Beyond The Headlines
Air Date: Week of October 19, 2018
The destruction caused by Hurricane Michael is just one of many environmental issues at the center of Florida’s midterm election. (Photo: Coast Guard News, United States Coast Guard, Flickr, CC BY-NC-ND 2.0)
Peter Dykstra and Host Steve Curwood cover Florida and other states where the environment is front and center in the 2018 midterm elections, and the Prime Minister of Pakistan’s mission to plant 10 billion trees throughout his country. In this week’s look into the history vault, they discuss the Harding Administration scandal in the 1920’s known as “Teapot Dome.”
CURWOOD: Lets take a look behind the headlines now, with Peter Dykstra, he’s an editor with Environmental Health News, that’s EHN.org, and DailyClimate.org. On the line now, from Atlanta, Georgia, in the middle of this political season Peter, hey what’s going on?
DYKSTRA: Hey, Steve. We heard earlier in the show from Michael Grunwald about the race in Florida, the algae blooms on both coasts and everything, but let’s consider and appreciate that it’s a real breakthrough in Florida, in the Senate race, because I can’t think of any time when environment has been as front and center in a tight political race as it is now between Governor Rick Scott, challenging Bill Nelson for his senate seat.
CURWOOD: I have to agree with you, I’m trying to think of when it was at the top of the ballot, and I’m not sure we’ve seen it this way in a major race.
DYKSTRA: No. It’s because there’s a lot going on with the environment in Florida.
CURWOOD: Hey, talk to me about where else in the country we’re seeing the environment. I think it’s mostly in ballot issues, right?
DYKSTRA: That’s right. There’s a big initiative in Washington State dealing with climate change that also hopes to put a carbon tax within the state. It’s opposed by a lot of fossil fuel entities; the Western States Petroleum Association is the biggest one. In Alaska and Montana, there are clean water initiatives on the ballot, and clean energy initiatives in the states of Arizona and Nevada.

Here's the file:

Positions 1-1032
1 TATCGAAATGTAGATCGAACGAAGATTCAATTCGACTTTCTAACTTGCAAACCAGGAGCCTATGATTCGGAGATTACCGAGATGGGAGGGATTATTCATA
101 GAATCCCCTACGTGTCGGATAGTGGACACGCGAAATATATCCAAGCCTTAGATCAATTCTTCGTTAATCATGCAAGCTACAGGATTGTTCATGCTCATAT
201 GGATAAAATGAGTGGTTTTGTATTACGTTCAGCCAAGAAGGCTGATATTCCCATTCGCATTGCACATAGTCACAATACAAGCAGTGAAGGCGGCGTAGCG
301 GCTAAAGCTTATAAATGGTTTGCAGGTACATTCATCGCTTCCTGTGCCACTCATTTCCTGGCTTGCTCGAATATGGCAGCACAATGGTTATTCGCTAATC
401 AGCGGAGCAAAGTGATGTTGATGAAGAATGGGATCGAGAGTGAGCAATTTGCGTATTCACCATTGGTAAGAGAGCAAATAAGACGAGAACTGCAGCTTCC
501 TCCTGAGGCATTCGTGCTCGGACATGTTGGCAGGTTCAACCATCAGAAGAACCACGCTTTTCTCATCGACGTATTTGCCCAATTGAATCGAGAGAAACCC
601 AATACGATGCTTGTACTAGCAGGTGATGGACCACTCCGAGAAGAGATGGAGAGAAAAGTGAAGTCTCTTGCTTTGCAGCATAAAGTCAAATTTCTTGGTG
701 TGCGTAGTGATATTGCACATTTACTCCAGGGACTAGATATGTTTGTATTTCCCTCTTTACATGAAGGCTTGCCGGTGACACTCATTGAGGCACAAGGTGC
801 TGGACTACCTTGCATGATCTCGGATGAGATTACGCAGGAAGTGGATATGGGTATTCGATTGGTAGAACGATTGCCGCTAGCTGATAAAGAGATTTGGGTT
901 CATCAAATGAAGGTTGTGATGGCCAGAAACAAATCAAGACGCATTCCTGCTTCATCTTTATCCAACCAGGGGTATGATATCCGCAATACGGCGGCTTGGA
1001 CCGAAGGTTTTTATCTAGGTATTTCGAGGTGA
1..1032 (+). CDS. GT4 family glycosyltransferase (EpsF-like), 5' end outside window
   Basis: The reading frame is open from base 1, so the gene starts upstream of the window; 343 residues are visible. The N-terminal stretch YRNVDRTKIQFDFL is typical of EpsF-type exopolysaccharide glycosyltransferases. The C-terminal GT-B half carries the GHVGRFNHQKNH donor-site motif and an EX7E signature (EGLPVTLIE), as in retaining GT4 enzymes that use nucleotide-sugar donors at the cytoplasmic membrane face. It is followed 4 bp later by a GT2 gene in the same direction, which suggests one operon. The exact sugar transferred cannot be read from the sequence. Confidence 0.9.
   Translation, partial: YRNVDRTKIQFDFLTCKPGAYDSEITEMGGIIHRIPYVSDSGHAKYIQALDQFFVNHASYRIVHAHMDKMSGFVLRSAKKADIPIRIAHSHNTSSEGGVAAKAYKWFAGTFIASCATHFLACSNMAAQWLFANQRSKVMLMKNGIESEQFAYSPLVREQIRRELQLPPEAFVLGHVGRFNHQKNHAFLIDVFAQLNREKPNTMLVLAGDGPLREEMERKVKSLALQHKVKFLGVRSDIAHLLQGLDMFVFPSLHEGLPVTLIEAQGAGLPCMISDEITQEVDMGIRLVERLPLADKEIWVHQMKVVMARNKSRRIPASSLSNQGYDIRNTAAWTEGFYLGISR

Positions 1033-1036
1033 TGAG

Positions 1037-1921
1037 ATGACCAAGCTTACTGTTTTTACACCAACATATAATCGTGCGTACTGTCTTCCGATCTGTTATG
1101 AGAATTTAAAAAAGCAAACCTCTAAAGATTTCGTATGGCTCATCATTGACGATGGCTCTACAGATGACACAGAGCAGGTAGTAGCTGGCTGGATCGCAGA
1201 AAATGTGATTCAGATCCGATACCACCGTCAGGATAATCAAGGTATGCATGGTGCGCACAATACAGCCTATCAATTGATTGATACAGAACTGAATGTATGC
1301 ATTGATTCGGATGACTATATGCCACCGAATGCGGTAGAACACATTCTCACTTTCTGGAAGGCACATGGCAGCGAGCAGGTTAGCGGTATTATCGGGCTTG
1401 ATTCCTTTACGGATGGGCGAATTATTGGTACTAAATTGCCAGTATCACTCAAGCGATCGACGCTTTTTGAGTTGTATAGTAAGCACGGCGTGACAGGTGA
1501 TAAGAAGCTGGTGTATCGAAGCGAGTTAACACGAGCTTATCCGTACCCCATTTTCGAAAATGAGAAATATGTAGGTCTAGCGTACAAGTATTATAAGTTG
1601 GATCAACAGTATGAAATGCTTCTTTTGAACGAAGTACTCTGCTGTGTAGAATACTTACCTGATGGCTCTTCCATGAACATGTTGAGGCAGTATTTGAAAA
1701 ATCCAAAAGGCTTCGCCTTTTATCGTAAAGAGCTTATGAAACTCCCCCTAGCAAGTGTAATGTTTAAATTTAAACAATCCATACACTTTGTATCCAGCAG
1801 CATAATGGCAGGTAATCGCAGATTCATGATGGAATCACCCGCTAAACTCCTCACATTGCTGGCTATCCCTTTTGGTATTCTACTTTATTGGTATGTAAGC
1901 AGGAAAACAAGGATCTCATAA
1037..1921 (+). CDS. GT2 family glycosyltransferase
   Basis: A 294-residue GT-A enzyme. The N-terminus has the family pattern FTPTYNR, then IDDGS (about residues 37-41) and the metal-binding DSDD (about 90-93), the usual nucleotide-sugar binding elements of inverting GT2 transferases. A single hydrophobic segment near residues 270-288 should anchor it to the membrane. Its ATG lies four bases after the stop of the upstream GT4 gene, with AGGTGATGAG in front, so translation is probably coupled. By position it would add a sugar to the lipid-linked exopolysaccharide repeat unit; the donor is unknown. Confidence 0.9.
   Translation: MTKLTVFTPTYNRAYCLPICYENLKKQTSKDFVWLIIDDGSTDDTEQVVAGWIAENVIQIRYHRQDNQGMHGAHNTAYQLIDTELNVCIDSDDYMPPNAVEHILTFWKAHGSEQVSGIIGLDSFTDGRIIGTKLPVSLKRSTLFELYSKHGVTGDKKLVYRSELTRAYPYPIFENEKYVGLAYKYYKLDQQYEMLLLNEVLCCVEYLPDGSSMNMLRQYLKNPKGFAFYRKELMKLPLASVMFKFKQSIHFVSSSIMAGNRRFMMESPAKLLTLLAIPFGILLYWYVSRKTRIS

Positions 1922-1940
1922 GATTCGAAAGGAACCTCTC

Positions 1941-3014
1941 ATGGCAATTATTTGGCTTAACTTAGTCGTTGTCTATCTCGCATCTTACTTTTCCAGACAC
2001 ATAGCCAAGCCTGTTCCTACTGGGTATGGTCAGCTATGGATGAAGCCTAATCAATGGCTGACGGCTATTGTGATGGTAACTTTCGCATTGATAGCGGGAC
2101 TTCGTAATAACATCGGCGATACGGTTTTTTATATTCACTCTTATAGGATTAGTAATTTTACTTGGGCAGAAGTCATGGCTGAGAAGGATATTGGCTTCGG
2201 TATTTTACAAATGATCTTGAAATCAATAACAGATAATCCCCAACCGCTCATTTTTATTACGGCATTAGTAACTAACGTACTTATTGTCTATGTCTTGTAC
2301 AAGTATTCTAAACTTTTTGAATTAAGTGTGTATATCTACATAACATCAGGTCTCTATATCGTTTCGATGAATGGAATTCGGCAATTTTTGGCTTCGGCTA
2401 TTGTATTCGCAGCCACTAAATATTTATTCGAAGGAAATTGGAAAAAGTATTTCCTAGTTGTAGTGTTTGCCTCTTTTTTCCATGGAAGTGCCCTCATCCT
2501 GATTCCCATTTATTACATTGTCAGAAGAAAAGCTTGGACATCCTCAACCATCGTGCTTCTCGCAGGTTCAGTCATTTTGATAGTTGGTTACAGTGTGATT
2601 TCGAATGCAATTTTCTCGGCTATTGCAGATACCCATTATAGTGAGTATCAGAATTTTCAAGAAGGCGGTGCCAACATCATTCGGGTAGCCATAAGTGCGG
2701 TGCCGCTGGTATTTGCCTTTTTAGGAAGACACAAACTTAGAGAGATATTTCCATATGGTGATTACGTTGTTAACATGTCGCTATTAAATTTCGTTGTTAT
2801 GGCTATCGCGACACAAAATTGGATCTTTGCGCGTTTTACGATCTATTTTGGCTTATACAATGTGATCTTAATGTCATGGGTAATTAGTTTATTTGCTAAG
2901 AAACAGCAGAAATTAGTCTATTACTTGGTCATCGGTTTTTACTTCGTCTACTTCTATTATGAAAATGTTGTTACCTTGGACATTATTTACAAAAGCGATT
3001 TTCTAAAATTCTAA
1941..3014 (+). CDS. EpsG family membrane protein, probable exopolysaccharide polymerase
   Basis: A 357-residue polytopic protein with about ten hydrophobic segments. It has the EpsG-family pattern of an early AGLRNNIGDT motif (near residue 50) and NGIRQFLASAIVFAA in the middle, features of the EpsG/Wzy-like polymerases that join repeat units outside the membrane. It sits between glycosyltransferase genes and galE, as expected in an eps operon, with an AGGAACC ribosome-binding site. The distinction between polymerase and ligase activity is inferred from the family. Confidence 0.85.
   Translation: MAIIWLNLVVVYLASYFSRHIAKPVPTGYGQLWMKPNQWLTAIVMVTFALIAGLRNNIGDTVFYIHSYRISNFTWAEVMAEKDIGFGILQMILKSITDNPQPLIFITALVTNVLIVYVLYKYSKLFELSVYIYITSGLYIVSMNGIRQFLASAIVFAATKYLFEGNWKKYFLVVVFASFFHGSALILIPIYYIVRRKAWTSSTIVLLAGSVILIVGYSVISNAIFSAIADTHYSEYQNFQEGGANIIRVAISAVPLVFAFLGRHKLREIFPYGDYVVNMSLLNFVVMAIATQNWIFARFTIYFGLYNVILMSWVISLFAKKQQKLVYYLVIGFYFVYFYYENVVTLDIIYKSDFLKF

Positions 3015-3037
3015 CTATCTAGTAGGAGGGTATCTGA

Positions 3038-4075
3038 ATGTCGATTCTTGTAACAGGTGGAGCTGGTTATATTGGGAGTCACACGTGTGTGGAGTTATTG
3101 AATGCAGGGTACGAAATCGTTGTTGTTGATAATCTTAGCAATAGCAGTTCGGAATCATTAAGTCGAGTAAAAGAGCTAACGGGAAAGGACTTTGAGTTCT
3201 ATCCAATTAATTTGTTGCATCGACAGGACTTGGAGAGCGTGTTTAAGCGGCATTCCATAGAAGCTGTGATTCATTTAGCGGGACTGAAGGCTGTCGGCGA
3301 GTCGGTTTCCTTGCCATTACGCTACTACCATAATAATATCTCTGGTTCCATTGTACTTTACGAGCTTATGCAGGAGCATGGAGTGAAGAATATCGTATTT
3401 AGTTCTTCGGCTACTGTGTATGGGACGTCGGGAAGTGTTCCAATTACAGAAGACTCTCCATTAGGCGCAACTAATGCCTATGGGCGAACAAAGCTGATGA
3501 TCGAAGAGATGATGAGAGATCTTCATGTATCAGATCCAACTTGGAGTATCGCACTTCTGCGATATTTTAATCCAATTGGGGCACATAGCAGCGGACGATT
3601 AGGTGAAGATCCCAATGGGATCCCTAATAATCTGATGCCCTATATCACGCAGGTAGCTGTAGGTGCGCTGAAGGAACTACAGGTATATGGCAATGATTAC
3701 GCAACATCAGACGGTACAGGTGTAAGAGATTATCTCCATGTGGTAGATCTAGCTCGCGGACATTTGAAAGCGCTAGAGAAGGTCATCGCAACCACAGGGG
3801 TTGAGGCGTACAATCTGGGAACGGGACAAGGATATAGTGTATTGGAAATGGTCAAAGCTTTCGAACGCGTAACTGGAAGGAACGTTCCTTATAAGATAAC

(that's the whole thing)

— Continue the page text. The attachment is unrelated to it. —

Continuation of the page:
CURWOOD: Hmm, and Arizona and Nevada also have some pretty close Senate races. What else do you have for us today?
DYKSTRA: Well, Imran Khan was a provincial politician in Pakistan. His province had seen huge environmental degradation from deforestation, from timber theft. And as a provincial official, he proposed the planting of one billion trees in his province.
CURWOOD: Well, that’s a big deal. How well did it work?
DYKSTRA: They didn’t get anywhere near a billion, but they still managed to plant a few hundred thousand trees, and it made a difference. And now Imran Khan is no longer provincial official, he’s the Prime Minister of Pakistan, the fifth most populous country in the world, with 212 million people, and growing fast. As it grows, the land use issues, the deforestation issues become more critical, and he’s now proposed planting 10 billion trees.
CURWOOD: Hey, what do you have from the history vaults for us this week?
DYKSTRA: Let’s go back to 1929, another instance of “draining the swamp” from the White House. The Warren G. Harding administration, short-lived because Harding died in office, but they managed to put together a bodacious reputation for corruption. Albert Fall was the Interior Secretary. And, long after Harding died and the administration faded away, in 1929, in October, Albert Fall was convicted of bribery in an oil scandal that became known as Teapot Dome.
CURWOOD: Hmm, and I gather he went to jail?
DYKSTRA: A year in prison, plus a hundred thousand dollar fine, that was a lot of money back in those days. And the hundred thousand dollars, ironically, exactly matched the amount of the bribe he took.
CURWOOD: Peter Dykstra is with Environmental Health News, that’s EHN.org, and DailyClimate.org. We will talk to you again real soon, Peter.
DYKSTRA: Looking forward to it, Steve, thanks a lot.
CURWOOD: And there’s more on these stories at our website, LOE.org.
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